Animal Boy, an interview with actor Bobby Porter that lasts eighteen-minutes, covers how the actor got into acting, how he got the part because despite looking very young he was actually over eighteen when he made the picture (allowing them to skirt around tricky child labor laws), how great it was to act alongside the other very experienced cast members, how Leslie Nielson wasn't known for Airplane and The Naked Gun films yet but for much more serious pictures as well as what it was like to act alongside him, how taken he was by Lynda Day George's beauty on set, the quality of the visuals in the picture, what it was like shooting on location, working with live animals and more. Porter's got some great stories here, this is totally worth checking out.

    Against Nature interview actors Andrew Stevens for thirteen-minutes. He talks about how auditioning at a casting call and landing the part, how he had no special training to work around animals and how his character didn't really have any direct contact with the animals, what it was like on location and all that hiking that the cast had to do, getting along with the cast and crew during the production, how odd it is for a horror film to take place almost entirely in the daylight as this one does, how some of his and Nielsen's dialogue was replaced in post, Girdler's directing style, what happened to Montoro and more. Great stuff, another really interesting piece.

    Stunt Coordinator/animal wrangler Monty Cox is up next in Unleashed where he talks about how he got into working with animals for eighteen-minutes. He talks about how after skydiving with his dad one day and found a newspaper advertisement looking for people to fight lions and tigers for movies. This led from one thing to another, and soon enough he had a career as an animal wrangler! He then goes on to talk about the different animals that he worked with on this picture, how the locations had to be chosen very carefully to make the animal scenes work properly, how things can very easily go wrong when working with dangerous animals, what it was like to work with Girdler who definitely listened carefully to Cox and his team and how some lumberjacks beat up a grip in a bar one night during the shoot resulting in Cox and some others using rattlesnakes to mess with them! He also talks about working with grizzly bears and stunt doubling for Nielsen. This guy has a million and one stories, someone should make a full-length documentary about him.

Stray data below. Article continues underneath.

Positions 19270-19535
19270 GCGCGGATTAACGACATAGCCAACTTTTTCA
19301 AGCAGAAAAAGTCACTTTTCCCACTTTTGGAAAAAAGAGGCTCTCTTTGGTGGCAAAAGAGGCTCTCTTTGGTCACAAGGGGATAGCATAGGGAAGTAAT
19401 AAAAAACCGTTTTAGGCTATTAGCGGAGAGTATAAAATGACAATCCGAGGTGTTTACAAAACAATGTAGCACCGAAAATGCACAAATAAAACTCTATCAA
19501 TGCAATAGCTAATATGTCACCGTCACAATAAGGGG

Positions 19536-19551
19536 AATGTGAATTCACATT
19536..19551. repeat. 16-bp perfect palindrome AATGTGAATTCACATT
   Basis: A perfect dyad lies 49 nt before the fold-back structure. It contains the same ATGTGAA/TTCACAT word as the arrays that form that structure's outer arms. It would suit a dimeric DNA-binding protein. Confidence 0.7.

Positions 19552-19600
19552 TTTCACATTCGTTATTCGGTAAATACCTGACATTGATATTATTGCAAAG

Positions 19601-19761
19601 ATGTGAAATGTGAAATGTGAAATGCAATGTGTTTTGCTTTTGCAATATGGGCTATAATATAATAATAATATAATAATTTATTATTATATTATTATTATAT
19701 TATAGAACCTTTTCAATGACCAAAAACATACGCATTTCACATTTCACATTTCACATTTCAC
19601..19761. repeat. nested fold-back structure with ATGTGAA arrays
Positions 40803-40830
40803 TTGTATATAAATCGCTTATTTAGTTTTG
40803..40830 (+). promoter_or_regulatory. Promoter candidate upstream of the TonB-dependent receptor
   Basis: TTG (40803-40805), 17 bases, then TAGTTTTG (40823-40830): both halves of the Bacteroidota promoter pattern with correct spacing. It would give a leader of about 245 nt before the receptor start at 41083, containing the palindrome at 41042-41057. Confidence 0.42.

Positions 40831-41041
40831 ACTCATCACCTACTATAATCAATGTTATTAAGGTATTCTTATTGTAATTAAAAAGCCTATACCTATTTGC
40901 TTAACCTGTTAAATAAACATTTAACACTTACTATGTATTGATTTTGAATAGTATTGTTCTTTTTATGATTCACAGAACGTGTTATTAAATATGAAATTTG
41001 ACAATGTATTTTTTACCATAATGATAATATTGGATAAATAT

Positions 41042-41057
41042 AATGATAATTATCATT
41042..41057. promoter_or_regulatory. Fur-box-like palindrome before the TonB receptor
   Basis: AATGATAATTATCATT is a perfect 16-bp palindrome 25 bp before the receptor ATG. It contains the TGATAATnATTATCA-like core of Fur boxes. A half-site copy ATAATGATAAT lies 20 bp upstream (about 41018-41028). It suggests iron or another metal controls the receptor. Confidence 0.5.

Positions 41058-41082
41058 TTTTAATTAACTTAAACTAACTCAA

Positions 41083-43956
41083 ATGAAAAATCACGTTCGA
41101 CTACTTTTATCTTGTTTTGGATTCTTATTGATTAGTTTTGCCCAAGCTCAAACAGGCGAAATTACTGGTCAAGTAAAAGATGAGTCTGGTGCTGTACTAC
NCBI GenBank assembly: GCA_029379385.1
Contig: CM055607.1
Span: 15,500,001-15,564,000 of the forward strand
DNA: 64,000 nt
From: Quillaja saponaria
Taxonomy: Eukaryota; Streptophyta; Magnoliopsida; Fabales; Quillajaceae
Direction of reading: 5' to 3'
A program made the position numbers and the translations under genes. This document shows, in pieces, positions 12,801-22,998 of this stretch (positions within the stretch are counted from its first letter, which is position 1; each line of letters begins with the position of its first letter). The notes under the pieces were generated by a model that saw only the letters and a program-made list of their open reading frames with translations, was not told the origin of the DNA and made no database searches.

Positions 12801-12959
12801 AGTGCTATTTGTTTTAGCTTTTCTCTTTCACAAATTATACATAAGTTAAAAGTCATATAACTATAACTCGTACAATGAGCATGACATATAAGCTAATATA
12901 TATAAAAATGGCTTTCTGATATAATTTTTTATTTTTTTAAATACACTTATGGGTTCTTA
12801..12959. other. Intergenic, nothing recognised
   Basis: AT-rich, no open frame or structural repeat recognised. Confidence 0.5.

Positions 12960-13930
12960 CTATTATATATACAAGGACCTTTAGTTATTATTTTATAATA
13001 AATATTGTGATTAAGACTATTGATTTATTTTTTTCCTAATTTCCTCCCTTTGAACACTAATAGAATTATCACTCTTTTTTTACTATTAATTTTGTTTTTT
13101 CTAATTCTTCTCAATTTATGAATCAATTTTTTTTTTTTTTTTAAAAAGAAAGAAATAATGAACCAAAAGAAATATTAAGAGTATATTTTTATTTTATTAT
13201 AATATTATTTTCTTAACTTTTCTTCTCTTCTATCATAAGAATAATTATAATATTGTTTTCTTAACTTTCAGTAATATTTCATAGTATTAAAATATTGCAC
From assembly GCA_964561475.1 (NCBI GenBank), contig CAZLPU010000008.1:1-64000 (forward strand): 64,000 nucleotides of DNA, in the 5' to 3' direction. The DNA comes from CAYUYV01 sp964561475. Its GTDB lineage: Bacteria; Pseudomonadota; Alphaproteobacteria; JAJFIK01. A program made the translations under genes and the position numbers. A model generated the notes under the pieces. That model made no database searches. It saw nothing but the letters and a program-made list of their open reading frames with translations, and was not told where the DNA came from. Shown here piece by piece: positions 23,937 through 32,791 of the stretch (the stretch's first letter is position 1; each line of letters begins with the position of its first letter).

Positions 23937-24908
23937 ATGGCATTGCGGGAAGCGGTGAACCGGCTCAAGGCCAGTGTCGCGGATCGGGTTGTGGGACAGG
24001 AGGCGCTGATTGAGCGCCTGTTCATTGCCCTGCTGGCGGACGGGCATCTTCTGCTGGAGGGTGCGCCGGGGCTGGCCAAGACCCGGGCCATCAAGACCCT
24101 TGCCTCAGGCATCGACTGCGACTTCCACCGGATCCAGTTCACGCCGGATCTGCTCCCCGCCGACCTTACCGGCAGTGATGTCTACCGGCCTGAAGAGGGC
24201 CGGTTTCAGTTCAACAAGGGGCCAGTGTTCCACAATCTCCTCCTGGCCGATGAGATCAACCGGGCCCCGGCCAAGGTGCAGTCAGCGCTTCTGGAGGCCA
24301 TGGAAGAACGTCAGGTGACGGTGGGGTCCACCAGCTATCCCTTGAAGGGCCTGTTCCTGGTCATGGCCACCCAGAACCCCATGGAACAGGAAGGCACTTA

Lynda And The Animals talks with the film's lead actress for five-minutes. She talks about how she wound up in the movie and how much she enjoyed working on the picture as every day brought something new. She talks about the quality of the cast and the director, acting alongside her husband and how they wound up together in the first place, how 'Teddy' the grizzly bear loved candy and how she befriended him by feeding him some, getting along with pretty much every one of her co-stars, how filming the scene with the dogs towards the end was genuinely terrifying and how she really feels good about the movie overall. You can't help but love her in this piece, she comes across as the nicest person ever and is so gracious in this piece.

    The disc also includes Something Was Out There: Day Of The Animals 30 Years Later, an archival making of featurette. In this piece actors John Ceder and Paul Mantee are joined by Susan Backlinie who worked on the film not only as an actress in a small role (she played Mandy) but also as an animal handler on the set of the production. The interviews are fun, as they cover the location shooting and working with the animals in a bit more detail than the commentary did thanks to Backlinie's participation here, and it's fun to hear Mantee and Backlinie discuss their working relationship with Girdler as well. This featurette runs exactly twenty-two minutes in length.

    Rounding out the extras is a still gallery, an alternate opening title sequence for the Something Is Out There version of the movie, a radio spot, a pair of TV spots, a theatrical trailer, menus and chapter selection options. Severin also provides some cool reversible cover sleeve art.

    Day Of The Animals - The Final Word:

    Day Of The Animals is a solid nature run amuck movie made all the more enjoyable by a solid cast and some great cinematography. Severin’s Blu-ray release is stacked with extras and offers a better presentation of the feature than any other version out there. Recommended!

    Click on the images below for full sized Day Of The Animals Blu-ray screen caps!